You may think that "How to take a holiday" is a silly title for an article. Surely we all know how to do that, right? In reality, many people find it difficult to take all of their annual leave each year. Worse yet is that even when people manage to take some time off work, many spend most of the time wound up, thinking about work, or feeling guilty for not being in the office. Pretty crazy, right? So with the holiday season looming, here's how to make sure you get the time off you need this year.
But first, let me 'fess up. Until a few years ago, I never, ever, took more than a week's break at any given time, and there were a few years there where I didn't take a break at all. The times when I did take a rare week off, I always checked my emails while away, called the office to generally let everyone know that I wasn't really on holidays (not really), and I was still completely contactable and could be on any necessary conference call that I needed to be, blah, blah, blah, ad nauseam, here. Shocker, right? Or does that sound familiar? You'd be in good company.
We think we are indispensable and that our workplace cannot do without us. Or we are worried for our jobs if we take too much time out. But the reality is that your talent and the value you add will be fresher and you'll be more innovative when you come back from a few weeks off, rather than if you slog your guts out for six months straight without so much as a long weekend to catch your breath.
It's an amazing feeling, to be able to switch off from the routine of daily life. No meetings, no conference calls, hopefully few cooking or domestic tasks, no school lunches, no homework, nothing of a regular nature to contend with. The body and the brain can just let go and relax. And the spirit gets that chance to recharge as well.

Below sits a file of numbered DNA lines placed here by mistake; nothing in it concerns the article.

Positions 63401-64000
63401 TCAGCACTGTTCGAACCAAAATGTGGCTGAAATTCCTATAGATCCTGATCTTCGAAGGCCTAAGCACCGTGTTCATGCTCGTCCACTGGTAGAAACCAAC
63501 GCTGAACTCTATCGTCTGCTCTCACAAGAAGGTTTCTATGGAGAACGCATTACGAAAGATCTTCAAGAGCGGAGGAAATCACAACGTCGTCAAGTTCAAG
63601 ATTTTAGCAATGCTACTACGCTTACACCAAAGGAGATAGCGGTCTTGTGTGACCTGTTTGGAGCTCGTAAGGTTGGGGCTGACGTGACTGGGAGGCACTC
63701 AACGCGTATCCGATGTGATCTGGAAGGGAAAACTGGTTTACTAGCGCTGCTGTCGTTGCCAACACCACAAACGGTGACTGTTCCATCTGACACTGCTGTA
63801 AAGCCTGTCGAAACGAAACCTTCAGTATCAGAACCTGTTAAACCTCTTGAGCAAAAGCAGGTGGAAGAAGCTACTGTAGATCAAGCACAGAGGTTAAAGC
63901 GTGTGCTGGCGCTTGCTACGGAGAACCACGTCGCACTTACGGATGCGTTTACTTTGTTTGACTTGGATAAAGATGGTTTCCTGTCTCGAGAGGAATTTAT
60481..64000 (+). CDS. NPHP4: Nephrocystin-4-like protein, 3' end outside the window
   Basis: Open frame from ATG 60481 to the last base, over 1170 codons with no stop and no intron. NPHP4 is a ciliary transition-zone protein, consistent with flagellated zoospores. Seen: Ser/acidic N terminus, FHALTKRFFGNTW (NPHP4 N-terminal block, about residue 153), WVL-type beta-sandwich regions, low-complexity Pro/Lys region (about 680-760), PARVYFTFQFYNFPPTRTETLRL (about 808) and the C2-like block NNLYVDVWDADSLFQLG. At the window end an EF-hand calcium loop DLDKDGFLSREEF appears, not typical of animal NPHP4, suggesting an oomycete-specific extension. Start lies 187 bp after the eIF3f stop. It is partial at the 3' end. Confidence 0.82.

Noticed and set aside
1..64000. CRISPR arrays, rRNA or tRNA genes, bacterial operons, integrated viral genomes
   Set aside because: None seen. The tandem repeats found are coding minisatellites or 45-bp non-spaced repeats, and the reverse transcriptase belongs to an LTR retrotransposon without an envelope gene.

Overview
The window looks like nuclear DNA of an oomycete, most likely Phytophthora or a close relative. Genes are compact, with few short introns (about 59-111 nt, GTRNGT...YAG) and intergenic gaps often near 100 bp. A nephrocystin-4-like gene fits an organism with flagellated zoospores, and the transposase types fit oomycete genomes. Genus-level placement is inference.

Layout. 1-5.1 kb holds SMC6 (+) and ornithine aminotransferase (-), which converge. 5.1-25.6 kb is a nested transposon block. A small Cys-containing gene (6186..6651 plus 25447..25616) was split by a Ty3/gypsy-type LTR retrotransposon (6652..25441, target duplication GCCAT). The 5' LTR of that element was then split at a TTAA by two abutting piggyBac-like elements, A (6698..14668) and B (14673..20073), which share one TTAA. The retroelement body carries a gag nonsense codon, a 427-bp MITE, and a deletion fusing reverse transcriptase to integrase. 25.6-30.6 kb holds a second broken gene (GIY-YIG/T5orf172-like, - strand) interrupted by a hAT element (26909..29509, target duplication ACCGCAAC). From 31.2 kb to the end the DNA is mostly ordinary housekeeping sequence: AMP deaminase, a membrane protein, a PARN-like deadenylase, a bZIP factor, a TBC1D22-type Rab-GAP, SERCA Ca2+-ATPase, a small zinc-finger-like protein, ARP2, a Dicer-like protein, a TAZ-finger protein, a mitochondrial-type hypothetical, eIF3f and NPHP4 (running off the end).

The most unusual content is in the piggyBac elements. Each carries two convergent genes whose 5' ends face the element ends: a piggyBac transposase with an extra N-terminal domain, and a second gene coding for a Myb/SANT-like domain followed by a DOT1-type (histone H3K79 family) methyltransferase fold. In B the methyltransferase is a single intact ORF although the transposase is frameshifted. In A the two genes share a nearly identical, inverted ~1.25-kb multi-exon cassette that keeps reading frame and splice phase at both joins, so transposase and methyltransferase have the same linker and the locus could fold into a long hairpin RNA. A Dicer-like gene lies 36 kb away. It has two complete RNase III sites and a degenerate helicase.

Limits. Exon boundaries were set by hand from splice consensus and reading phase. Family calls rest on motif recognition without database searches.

So how can you get from where you might be (working like a dog) to where you want to be (relaxing by the beach)? Here are three thought starters to get you moving in the right direction.
Get real about your mindset
We all know those people at work who moan and groan that they haven't taken a holiday in five years. Really? No one likes a martyr, so don't be one. Shifting your mindset is the first really important step; you need a mindset of permission. Permission you give to yourself, to just be, to switch off, relax, let go and take that break. The days of slogging your guts out for endless months without a break, hoping someone will notice, and killing yourself in the process, are over. And if it's not over where you work, go find somewhere else to work, where they respect what your body, mind and spirit need to flourish.
I am not saying that it is easy for everyone to just pack up and head off. There are bosses and clients and people we are responsible for. We all live in the real world. But when you do the planning, get the right agreements in place, and effectively manage your workload, you can take the breaks you need. Plan it in advance to give you the best chance of making it work. Look for the quiet periods if possible, and if there really aren't any, work with your colleagues, boss or clients to schedule the work around your time off. Everyone needs breaks, and most people understand this and will be accommodating when you state your needs.
It's not just about the big holiday
The annual break is fabulous, but you need to work out how to build frequent breaks into your working schedule – long weekends, a week off every couple of months, and then a longer break, of at least a few weeks, once a year. These are all necessary parts of rest and recovery from your busy working life, and will help you to perform at your peak. Right now, look at your calendar for 2013 (scary, I know!) and see where you can put in some breaks now.
Pencil them in if you have to, but get them in there. If you need to change them later, then move them. Don't cancel them! Having smaller breaks throughout the year can make all the difference to your health and wellbeing, as well as your productivity and success.
Breaks are not a luxury – they are a necessity for you to reach your ultimate potential. And you know what they say – all work and no play makes Betty a very boring girl – and no one wants to be boring! Now, will it be Tahiti or the Bahamas?
For more tips like these, check out Megan's new book Getting Real About Having It All